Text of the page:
The current DNSSEC trust anchor for the Internet's root domain is
       available at the IANA Trust Anchor and Keys[6] page.

NEGATIVE TRUST ANCHORS         top

       Negative trust anchors define domains where DNSSEC validation shall
       be turned off. Negative trust anchor files are found at the same
       location as positive trust anchor files, and follow the same
       overriding rules. They are text files with the .negative suffix.
       Empty lines and lines whose first character is ";" are ignored. Each
       line specifies one domain name which is the root of a DNS subtree
       where validation shall be disabled.

       Negative trust anchors are useful to support private DNS subtrees
       that are not referenced from the Internet DNS hierarchy, and not
       signed.

       RFC 7646[7] for details on negative trust anchors.

       If no negative trust anchor files are configured a built-in set of
       well-known private DNS zone domains is used as negative trust
       anchors.

       It is also possibly to define per-interface negative trust anchors
       using the DNSSECNegativeTrustAnchors= setting in systemd.network(5)
       files.

SEE ALSO         top

       systemd(1), systemd-resolved.service(8), resolved.conf(5),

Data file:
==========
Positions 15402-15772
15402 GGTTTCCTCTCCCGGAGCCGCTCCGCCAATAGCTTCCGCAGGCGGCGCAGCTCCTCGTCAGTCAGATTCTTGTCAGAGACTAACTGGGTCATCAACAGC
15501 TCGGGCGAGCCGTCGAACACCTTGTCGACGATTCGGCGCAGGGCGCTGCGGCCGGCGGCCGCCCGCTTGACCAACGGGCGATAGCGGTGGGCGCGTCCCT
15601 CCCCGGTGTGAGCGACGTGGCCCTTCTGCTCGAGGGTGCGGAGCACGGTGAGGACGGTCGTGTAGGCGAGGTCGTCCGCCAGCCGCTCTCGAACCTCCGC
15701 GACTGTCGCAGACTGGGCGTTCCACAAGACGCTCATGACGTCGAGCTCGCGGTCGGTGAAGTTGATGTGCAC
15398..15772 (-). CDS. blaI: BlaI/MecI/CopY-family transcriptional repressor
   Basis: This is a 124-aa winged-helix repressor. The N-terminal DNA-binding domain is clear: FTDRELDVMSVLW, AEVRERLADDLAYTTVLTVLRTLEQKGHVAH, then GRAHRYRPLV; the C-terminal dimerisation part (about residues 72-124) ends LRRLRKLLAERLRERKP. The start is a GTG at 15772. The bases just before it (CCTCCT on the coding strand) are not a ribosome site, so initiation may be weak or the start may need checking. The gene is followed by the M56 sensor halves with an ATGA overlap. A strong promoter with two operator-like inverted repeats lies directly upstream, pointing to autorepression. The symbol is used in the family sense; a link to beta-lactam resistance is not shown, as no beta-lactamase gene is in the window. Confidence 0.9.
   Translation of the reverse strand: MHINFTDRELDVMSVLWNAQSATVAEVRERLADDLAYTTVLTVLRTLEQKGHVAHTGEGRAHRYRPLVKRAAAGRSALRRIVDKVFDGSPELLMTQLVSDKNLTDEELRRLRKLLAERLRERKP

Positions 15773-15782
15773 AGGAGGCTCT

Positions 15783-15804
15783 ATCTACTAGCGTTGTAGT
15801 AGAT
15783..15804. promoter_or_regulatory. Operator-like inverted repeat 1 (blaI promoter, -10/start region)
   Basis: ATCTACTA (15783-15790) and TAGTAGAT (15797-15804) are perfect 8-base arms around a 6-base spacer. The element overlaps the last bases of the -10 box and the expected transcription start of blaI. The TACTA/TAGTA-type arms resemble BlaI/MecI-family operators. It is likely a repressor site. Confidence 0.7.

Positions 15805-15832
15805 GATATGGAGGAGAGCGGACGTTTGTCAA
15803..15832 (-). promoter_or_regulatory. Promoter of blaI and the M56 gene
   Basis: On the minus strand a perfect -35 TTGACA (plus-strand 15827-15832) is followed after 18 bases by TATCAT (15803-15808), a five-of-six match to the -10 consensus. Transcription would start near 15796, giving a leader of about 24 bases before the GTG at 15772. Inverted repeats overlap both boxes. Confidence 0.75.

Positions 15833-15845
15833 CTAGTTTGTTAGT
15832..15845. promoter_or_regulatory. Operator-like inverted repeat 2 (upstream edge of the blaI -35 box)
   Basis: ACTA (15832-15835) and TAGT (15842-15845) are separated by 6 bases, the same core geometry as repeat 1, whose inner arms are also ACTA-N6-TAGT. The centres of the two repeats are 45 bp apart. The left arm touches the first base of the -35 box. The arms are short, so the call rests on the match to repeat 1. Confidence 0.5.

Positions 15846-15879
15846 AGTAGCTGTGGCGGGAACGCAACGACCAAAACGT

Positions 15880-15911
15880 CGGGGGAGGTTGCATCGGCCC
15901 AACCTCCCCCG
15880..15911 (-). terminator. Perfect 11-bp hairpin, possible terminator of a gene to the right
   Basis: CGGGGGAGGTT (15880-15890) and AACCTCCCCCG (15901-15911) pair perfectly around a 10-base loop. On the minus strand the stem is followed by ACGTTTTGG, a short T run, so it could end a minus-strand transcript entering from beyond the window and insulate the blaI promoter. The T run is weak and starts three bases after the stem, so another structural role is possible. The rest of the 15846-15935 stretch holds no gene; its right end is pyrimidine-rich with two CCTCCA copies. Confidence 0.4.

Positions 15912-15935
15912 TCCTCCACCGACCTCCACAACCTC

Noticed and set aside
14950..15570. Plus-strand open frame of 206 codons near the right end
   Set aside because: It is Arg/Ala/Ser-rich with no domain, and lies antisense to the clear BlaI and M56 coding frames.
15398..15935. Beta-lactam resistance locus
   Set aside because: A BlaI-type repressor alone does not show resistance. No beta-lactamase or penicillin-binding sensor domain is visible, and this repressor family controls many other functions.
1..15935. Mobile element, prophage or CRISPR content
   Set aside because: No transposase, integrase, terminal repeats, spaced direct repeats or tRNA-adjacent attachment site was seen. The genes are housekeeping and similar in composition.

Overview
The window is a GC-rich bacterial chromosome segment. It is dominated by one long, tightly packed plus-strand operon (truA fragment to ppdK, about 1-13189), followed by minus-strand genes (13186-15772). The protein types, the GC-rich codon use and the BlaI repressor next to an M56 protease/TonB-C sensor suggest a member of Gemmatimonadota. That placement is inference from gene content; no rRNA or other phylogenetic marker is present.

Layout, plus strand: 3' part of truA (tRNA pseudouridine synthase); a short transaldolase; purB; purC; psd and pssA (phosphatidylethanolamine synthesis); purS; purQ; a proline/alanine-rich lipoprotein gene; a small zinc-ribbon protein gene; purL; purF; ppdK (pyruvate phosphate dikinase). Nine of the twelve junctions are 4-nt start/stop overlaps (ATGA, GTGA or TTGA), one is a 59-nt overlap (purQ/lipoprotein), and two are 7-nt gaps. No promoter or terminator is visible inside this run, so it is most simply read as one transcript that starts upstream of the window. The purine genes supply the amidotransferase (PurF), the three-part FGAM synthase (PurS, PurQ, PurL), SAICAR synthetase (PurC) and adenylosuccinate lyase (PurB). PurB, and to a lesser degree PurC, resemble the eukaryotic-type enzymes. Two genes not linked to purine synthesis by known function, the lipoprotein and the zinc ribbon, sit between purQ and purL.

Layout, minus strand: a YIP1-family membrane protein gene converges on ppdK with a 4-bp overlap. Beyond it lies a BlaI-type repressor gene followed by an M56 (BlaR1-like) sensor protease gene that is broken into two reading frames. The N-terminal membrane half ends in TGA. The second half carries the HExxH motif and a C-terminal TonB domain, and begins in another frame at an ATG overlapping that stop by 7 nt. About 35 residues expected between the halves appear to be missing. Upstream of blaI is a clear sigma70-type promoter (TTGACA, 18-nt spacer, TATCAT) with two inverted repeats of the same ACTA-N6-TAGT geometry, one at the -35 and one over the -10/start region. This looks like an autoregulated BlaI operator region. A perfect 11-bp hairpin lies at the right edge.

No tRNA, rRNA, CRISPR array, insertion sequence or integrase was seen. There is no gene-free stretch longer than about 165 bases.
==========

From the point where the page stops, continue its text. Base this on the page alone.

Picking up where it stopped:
systemd.network(5)

NOTES         top

        1. RFC 4035, Section 4.4
           https://tools.ietf.org/html/rfc4035#section-4.4

        2. RFC 1035, Section 5
           https://tools.ietf.org/html/rfc1035#section-5

        3. RFC 4034, Section 5
           https://tools.ietf.org/html/rfc4034#section-5

        4. RFC 4034, Section 2
           https://tools.ietf.org/html/rfc4034#section-2

        5. RFC 5011
           https://tools.ietf.org/html/rfc5011

        6. IANA Trust Anchor and Keys
           https://data.iana.org/root-anchors/root-anchors.xml

        7. RFC 7646
           https://tools.ietf.org/html/rfc7646

COLOPHON         top

       This page is part of the systemd (systemd system and service manager)
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       ⟨http://www.freedesktop.org/wiki/Software/systemd⟩.  If you have a bug
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systemd 234                                        DNSSEC-TRUST-ANCHORS.D(5)

Pages that refer to this page: resolved.conf(5)systemd.directives(7)systemd.index(7)systemd-resolved.service(8)